3 Positive Outcomes for Businesses that Expand Overseas
21 September 2017
Posted by: Going Global Live
Most people in business nowadays are hungry for growth, however many UK businesses are facing new challenges and only focus on trying to win repeat business or improving their current products when in fact they should do the opposite - win new business, create new products, reach new markets.
Economist and marketing expert, Theodore Levitt, once said “If a company’s own actions are not going to make its products obsolete, then another’s will”. Theodore defined something called marketing myopia, which can be simply explained as a narrow-minded approach to a marketing or business situation where only short-term goals are considered or only one aspect out of many other possibilities.
In this current time, with Brexit happening and the risk of the UK quitting the European marketplace, companies need to have a broader vision when it comes to their products or services. Expanding overseas and reaching new markets should be every business’ backup plan. In a marketplace full of distraction and chaos, companies that are going see the bigger picture are going to win. That is why Amazon is a market leader. That is why a small digital marketing agency called Media IQ - which made UK’s 100 SME’s with the fastest-growing overseas sales in 2017 - wins. They made sure they are not relying on one single market.
Leaving the EU will change the UK’s economic relations with the rest of the world. Brexit is likely to make the UK poorer by reducing trade and investment flows. Yes, it is true that the size of these effects will depend upon the nature of the UK’s post-Brexit economic relations with the EU and the rest of the world. However, can you risk it?
These are top 3 positive outcomes for businesses that sell on international markets.
1. Increase your profit margin: There are ecommerce sellers that said flat out that they increased their profit margins by double percentage points simply by finding a different market that gave them a much better profits.
When you design a product in accordance with the market needs, you have better chances of winning the loyalty of that market. Simple example - a software translated into German is much appreciated by users in Germany and they will become loyal customers and pay premium.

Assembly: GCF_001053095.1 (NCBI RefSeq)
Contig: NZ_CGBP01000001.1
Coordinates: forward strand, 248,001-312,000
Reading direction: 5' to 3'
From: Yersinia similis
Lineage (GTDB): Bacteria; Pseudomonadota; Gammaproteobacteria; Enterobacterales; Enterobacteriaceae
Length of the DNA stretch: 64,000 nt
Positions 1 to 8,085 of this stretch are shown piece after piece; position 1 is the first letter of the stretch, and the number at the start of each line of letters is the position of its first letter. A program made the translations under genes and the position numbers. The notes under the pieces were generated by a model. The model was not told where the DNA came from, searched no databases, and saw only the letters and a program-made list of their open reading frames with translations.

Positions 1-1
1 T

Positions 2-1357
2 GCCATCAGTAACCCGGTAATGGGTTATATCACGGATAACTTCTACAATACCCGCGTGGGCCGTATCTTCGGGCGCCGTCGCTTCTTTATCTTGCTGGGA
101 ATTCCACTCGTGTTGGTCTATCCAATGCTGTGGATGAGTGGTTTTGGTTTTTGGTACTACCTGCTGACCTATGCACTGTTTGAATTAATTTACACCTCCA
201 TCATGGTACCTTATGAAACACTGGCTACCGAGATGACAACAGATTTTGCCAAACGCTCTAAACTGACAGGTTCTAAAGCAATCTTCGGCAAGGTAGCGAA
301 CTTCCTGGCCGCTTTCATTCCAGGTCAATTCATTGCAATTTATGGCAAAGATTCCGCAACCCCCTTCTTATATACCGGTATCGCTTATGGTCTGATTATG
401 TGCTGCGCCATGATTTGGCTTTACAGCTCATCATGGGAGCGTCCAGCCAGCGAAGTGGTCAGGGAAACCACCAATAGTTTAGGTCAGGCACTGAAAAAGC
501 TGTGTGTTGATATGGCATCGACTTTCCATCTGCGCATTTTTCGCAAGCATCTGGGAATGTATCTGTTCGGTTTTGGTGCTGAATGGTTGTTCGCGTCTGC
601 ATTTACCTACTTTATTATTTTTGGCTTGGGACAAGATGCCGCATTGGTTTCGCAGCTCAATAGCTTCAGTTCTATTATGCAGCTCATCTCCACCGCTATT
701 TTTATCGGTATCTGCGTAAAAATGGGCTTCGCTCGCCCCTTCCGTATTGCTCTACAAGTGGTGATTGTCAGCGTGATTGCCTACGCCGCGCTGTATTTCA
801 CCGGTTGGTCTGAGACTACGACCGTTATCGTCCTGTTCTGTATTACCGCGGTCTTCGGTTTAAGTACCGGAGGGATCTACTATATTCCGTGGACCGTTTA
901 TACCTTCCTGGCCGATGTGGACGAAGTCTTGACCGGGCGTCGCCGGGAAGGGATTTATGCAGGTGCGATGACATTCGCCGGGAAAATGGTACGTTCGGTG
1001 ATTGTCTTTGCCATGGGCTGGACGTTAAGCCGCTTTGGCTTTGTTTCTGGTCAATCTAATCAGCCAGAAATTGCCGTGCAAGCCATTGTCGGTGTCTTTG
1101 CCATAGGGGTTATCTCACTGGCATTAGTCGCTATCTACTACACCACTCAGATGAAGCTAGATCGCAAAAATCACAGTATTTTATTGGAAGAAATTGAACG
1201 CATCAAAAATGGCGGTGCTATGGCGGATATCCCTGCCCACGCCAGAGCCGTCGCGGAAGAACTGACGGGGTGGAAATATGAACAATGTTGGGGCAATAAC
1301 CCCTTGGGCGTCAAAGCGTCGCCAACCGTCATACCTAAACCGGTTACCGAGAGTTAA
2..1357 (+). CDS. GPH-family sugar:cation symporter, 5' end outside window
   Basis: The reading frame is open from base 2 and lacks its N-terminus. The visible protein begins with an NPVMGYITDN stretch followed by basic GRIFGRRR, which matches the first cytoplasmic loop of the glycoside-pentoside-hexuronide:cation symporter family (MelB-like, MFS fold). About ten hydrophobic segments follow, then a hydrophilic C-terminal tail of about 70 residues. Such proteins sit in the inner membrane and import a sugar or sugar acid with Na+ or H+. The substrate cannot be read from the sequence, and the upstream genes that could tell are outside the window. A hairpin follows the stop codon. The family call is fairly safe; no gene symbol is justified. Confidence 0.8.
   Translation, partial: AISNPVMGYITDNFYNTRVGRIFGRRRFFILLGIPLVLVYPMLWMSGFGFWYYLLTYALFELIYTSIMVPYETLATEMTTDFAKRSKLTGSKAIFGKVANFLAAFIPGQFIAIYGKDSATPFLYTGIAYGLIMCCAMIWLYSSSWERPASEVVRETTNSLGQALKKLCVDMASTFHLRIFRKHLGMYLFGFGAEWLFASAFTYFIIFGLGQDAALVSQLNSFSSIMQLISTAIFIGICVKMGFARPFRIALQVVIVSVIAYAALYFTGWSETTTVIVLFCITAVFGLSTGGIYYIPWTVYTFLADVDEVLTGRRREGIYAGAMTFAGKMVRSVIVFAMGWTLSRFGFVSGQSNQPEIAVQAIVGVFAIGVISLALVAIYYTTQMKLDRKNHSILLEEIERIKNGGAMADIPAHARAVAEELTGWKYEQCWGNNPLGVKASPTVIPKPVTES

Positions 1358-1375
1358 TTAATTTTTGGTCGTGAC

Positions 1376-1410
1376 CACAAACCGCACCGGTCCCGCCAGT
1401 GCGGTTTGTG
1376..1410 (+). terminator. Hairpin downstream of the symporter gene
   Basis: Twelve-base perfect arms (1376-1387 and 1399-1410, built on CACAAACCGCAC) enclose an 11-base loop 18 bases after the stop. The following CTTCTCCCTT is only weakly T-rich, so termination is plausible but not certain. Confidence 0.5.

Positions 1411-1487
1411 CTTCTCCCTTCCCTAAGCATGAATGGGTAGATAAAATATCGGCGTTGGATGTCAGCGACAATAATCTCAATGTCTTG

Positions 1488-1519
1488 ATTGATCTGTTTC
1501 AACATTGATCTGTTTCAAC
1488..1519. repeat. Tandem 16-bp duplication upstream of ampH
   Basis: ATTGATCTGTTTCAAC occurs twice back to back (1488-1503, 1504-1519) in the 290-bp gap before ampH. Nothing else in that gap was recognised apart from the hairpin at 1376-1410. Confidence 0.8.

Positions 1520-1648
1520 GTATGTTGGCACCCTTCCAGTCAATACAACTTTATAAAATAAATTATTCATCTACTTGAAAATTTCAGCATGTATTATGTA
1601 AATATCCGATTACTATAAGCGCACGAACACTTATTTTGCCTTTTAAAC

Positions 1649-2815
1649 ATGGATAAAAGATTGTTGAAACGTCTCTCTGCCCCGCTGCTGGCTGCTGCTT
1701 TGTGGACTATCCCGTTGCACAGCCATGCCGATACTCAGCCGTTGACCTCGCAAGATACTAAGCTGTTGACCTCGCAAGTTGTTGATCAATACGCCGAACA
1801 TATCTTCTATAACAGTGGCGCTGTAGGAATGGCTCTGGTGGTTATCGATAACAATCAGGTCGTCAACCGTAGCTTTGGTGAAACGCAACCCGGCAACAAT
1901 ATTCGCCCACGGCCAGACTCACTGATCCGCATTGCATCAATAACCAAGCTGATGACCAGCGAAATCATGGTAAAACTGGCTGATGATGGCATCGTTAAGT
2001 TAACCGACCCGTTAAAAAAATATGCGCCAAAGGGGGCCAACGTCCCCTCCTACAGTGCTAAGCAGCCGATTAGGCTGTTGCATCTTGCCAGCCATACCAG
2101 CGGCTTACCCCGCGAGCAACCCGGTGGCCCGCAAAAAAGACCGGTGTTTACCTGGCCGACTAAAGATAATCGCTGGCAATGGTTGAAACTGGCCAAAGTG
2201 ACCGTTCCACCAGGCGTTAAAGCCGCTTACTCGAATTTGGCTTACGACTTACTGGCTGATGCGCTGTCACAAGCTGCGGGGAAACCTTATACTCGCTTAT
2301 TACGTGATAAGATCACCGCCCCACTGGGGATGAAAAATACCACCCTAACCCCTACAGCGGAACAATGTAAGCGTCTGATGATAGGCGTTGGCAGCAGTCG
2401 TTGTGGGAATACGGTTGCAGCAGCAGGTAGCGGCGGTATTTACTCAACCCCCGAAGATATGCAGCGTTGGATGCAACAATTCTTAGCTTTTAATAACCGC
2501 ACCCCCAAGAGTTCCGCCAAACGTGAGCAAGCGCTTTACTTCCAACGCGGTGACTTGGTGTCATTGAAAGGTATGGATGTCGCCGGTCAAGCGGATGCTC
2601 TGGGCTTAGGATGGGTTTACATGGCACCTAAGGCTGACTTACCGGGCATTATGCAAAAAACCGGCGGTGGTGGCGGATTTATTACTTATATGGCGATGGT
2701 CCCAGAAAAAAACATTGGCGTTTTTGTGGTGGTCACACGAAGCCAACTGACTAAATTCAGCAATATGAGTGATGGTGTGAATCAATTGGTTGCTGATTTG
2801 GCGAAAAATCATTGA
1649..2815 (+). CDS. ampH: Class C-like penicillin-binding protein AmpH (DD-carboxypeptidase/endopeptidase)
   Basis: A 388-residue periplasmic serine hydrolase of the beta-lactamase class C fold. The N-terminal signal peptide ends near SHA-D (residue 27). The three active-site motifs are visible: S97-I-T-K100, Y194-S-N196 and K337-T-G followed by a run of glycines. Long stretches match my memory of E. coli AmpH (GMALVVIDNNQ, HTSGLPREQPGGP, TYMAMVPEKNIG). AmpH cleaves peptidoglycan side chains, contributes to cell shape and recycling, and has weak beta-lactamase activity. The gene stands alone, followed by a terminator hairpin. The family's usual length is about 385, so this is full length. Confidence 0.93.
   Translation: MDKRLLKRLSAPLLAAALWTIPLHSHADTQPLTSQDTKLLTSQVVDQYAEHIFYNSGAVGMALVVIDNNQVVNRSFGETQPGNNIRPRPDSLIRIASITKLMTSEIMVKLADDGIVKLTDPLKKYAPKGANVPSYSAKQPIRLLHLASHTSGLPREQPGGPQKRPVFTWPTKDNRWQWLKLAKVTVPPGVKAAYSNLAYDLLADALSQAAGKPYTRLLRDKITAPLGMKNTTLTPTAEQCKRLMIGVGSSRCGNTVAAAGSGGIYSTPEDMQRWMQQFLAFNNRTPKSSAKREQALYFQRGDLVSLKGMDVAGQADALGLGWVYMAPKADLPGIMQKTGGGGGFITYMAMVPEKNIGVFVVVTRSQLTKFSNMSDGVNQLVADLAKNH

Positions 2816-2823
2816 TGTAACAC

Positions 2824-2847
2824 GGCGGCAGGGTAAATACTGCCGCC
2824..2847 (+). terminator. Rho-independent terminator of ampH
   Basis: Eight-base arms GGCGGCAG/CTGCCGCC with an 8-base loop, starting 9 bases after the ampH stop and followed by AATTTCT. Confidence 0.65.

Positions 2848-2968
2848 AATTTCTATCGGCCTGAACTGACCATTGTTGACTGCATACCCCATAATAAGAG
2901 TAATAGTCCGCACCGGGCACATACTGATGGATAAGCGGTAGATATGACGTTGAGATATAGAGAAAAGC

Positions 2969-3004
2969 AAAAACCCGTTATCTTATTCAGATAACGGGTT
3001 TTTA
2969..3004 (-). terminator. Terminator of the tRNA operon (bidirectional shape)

2. Increase sales: If your business is succeeding in the UK, expanding globally will likely improve overall revenue. According to 2015 estimates from the United Nations 1.2 million people born in the UK live in other EU countries – this suggests customers are global and that if your company looks beyond the shores of the domestic market, you have some real upside potential.
If you have a competitive advantage that is way beyond anything available to international competitors then this advantage should result in major business success abroad. For example, if you provide software services and add a French and German language version, you should reach a total market of nearly 200 million people.
3. Get more suppliers: Having only one supplier increases supplier power, and as a result they may try to increase their price over time, thinking that you will just accept the price hike. Once you reach new markets, you can find yourself meeting new suppliers, which will greatly increase your ability to negotiate for better terms.
Getting all the knowledge and information about the first steps you need to take when expanding overseas can be difficult at first. You’re going to ask yourself questions like “What are the risks?”, “How do I find the right market?”, “What is the perfect strategy?”
That’s why we created Going Global Live, the hub for businesses that are looking to expand internationally, export products or set up overseas operations. If you’re looking for the answers to all of your questions, register now for free and come and see our impressive line-up of speakers ready to share advice that you wouldn’t otherwise be able to get hold of.
If you are interested in exhibiting at this influential event, contact Event Director Simon Chicken on 0117 929 6091 or firstname.lastname@example.org
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 Marketing Myopia by Theodore Levitt (1960)